• Bloomberg argued that lower courts were wrong to rely on the human psychological tendency to assume that there is “there is no smoke without fire”, because it goes against well-established principles of the law of the family. defamation that the ordinary reasonable reader can distinguish suspicion from guilt. However, the Supreme Court held that the tort of misuse of private information is a separate tort from defamation and, unlike the latter, its purpose is not merely to protect an individual from the publication of false information. , but also to protect his privacy (regardless of the veracity or falsity of the information).
  • Bloomberg argued that information should not be protected on the basis that it damages reputation, but rather on the basis that it belongs to that part of the plaintiff’s life that does not concern anyone else. As such, Bloomberg argued that the executive’s business activities should not be shielded. The Supreme Court found this unduly restrictive, holding that a person’s business reputation falls within the scope of Article 8 of the ECHR, provided that the damage to reputation is serious enough to infringe the right of this person to the respect of his private life.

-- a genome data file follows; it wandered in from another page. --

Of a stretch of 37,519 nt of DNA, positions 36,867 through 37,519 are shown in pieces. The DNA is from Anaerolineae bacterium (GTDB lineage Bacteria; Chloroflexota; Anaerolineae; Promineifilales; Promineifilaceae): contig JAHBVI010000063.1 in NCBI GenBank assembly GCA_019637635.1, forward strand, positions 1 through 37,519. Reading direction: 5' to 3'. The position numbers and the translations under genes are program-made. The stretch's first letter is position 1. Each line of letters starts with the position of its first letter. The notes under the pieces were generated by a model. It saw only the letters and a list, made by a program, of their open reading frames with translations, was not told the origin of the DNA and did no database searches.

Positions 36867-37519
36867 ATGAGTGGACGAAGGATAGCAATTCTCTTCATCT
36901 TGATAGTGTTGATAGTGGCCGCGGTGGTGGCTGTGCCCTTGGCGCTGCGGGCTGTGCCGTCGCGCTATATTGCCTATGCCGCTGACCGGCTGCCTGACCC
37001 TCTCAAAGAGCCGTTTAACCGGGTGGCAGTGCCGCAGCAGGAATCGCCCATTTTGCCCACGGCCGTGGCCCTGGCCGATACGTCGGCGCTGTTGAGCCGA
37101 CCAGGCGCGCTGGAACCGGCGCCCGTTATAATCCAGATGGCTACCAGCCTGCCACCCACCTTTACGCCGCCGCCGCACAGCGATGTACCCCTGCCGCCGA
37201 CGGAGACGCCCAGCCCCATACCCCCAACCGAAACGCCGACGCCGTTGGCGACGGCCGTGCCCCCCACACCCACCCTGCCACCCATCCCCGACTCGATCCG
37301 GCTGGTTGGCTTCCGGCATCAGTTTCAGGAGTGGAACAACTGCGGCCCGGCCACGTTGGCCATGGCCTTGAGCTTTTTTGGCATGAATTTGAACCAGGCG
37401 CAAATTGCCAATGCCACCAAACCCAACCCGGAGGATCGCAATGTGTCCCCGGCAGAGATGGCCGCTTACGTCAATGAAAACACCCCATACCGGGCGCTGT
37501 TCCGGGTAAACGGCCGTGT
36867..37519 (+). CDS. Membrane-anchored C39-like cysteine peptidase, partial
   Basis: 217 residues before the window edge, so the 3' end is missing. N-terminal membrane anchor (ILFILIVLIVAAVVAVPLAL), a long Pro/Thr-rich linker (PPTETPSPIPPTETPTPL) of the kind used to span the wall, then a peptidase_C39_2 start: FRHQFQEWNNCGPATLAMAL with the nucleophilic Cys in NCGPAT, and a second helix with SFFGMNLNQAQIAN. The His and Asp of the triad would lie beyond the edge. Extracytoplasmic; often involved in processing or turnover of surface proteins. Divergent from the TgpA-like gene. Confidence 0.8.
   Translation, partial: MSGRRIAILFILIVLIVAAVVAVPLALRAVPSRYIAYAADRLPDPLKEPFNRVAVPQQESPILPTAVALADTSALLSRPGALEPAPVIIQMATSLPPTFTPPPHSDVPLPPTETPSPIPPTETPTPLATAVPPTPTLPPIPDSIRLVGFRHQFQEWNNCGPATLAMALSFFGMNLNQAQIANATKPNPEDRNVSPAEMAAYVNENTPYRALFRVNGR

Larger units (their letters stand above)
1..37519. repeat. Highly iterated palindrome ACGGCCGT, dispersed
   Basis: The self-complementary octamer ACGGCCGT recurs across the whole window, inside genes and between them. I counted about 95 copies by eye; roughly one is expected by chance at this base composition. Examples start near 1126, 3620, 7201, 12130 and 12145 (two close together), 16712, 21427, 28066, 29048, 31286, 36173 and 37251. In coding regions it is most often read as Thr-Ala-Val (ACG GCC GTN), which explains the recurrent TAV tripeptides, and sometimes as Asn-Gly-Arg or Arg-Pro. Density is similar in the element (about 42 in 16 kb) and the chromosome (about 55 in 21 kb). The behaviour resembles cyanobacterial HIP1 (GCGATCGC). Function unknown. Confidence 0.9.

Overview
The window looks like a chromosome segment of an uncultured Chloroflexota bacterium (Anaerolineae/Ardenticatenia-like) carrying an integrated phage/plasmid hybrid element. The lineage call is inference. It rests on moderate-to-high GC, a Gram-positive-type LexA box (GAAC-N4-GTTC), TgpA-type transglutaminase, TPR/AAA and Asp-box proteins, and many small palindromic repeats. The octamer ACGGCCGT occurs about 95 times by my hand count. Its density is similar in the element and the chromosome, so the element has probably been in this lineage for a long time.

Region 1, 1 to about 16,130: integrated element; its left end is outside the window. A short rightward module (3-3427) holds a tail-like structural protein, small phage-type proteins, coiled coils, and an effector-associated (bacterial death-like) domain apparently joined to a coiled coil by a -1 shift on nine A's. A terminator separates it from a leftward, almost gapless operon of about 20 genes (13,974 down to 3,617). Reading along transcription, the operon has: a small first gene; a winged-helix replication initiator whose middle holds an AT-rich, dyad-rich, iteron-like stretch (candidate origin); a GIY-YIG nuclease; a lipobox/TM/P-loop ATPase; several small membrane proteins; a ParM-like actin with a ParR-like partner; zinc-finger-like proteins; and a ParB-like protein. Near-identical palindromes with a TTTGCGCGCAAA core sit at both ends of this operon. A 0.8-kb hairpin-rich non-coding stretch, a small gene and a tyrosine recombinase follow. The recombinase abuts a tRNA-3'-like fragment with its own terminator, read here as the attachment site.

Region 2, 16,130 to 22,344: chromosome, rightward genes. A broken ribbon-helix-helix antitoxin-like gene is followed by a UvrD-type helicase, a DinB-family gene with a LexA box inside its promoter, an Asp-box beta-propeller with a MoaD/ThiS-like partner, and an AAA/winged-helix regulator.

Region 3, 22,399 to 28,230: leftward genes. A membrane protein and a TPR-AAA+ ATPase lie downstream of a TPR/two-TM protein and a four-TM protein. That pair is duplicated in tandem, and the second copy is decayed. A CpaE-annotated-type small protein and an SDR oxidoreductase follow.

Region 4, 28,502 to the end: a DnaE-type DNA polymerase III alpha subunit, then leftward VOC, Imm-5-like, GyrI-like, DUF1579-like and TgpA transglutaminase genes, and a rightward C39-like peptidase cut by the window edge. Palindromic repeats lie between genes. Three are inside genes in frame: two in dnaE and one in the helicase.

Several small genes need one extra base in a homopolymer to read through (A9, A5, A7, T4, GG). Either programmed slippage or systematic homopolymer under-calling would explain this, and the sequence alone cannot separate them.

• Bloomberg argued that the lower courts applied the wrong legal test at the first stage, because consideration of “all the circumstances of the case” should have included the nature of the alleged activity (that is). i.e. fraud, bribery and corruption) and that executives involved in the affairs of large public companies knowingly expose themselves to media scrutiny. However, the Supreme Court found that the private nature of the information was not affected by the specifics of the activities under investigation and, while executive status may mean that the limits of acceptable criticism are wider than for an individual, there is always a limit.